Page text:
AWS Fargate security considerations - Amazon Elastic Container Service

AWS Fargate security considerations

Each task has a dedicated infrastructure capacity because Fargate runs each workload on an isolated virtual environment. Workloads that run on Fargate do not share network interfaces, ephemeral storage, CPU, or memory with other tasks. You can run multiple containers within a task including application containers and sidecar containers, or simply sidecars. A sidecar is a container that runs alongside an application container in an Amazon ECS task. While the application container runs core application code, processes running in sidecars can augment the application. Sidecars help you segregate application functions into dedicated containers, making it easier for you to update parts of your application.

Containers that are part of the same task share resources for the Fargate launch type because these containers will always run on the same host and share compute resources. These containers also share the ephemeral storage provided by Fargate. Linux containers in a task share network namespaces, including the IP address and network ports. Inside a task, containers that belong to the task can inter-communicate over localhost.

The runtime environment in Fargate prevents you from using certain controller features that are supported on EC2 instances. Consider the following when you architect workloads that run on Fargate:

  • No privileged containers or access - Features such as privileged containers or access are currently unavailable on Fargate. This will affect uses cases such as running Docker in Docker.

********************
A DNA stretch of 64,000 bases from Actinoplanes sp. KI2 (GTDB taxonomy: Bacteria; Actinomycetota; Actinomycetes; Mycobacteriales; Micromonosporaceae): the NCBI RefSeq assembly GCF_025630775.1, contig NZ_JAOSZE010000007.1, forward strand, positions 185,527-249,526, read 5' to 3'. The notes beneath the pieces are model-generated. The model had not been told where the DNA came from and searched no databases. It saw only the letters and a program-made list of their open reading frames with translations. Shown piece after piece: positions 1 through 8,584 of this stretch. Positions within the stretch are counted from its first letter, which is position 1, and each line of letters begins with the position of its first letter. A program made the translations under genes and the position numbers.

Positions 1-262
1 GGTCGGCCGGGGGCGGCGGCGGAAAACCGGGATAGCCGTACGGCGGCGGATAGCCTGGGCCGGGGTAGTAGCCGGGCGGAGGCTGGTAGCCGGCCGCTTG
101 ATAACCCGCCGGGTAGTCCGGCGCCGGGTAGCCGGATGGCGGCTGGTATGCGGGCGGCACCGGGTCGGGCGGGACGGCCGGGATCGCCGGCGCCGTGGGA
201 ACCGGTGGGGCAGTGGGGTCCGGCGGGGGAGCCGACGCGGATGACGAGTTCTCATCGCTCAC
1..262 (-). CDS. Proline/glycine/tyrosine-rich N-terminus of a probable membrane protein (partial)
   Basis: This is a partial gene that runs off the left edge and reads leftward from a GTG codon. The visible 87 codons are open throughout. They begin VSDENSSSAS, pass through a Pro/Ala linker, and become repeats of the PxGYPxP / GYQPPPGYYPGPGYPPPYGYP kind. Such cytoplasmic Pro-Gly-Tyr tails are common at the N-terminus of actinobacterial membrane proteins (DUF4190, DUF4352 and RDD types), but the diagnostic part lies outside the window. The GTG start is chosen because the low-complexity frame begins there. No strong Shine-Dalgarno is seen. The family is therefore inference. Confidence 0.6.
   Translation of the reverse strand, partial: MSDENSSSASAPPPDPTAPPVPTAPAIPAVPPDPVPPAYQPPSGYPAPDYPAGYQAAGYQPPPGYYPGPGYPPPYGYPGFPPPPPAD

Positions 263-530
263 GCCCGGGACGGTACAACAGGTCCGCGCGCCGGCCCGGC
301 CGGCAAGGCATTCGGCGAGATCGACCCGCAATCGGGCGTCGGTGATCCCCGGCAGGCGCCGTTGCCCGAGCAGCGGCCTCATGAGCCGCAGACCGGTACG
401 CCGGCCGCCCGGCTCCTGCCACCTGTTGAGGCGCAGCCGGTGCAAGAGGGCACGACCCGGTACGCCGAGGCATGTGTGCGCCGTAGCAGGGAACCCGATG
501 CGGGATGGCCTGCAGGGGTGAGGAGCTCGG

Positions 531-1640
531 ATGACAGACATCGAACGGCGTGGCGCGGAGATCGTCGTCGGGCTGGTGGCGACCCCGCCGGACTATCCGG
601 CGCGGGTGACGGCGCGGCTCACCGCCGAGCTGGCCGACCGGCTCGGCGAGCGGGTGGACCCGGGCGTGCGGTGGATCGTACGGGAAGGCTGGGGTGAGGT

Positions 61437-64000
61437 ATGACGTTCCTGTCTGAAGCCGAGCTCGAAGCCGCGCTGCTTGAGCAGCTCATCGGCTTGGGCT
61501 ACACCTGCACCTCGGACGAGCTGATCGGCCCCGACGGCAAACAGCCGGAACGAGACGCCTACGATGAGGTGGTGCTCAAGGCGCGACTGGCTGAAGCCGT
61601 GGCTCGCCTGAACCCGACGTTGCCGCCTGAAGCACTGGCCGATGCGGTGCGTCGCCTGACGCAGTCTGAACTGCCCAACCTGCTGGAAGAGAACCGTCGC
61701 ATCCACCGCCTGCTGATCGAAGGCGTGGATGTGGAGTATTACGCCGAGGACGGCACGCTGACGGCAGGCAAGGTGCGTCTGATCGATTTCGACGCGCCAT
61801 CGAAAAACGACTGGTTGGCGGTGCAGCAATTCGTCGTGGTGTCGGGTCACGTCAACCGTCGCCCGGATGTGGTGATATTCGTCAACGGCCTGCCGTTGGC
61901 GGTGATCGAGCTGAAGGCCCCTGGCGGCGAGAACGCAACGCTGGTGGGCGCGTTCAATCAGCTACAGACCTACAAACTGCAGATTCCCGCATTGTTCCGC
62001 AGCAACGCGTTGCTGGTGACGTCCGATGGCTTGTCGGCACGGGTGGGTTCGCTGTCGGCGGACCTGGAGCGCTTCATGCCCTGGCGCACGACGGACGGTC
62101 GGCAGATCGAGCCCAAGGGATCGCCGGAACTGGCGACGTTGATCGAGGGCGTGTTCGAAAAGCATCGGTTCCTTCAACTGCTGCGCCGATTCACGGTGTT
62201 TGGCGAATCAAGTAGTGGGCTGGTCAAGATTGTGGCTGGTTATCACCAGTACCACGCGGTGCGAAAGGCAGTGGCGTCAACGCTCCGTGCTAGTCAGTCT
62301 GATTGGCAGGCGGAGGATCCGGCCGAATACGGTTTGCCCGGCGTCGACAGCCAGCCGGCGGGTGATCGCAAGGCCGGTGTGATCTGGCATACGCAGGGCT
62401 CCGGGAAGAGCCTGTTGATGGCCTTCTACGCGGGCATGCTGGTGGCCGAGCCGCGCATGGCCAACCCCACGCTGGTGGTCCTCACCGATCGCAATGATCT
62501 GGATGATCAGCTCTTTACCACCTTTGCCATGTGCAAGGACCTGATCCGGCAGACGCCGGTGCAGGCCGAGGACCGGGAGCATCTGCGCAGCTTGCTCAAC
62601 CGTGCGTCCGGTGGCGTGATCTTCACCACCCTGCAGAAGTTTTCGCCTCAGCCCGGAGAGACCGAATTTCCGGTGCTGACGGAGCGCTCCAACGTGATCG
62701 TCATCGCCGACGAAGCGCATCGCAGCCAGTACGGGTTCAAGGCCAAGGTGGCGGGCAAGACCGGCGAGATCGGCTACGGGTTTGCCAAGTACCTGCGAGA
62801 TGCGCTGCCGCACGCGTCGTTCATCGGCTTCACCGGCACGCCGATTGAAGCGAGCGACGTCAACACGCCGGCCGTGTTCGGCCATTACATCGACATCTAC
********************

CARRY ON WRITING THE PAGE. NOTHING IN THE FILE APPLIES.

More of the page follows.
• Limited access to Linux capabilities - The environment in which containers run on Fargate is locked down. Additional Linux capabilities, such as CAP_SYS_ADMIN and CAP_NET_ADMIN, are restricted to prevent a privilege escalation. Fargate supports adding the CAP_SYS_PTRACE Linux capability to tasks to allow observability and security tools deployed within the task to monitor the containerized application.

  • No access to the underlying host - Neither customers nor AWS operators can connect to a host running customer workloads. You can use ECS exec to run commands in or get a shell to a container running on Fargate. You can use ECS exec to help collect diagnostic information for debugging. Fargate also prevents containers from accessing the underlying host’s resources, such as the file system, devices, networking, and container runtime.

  • Networking - You can use security groups and network ACLs to control inbound and outbound traffic. Fargate tasks receive an IP address from the configured subnet in your VPC.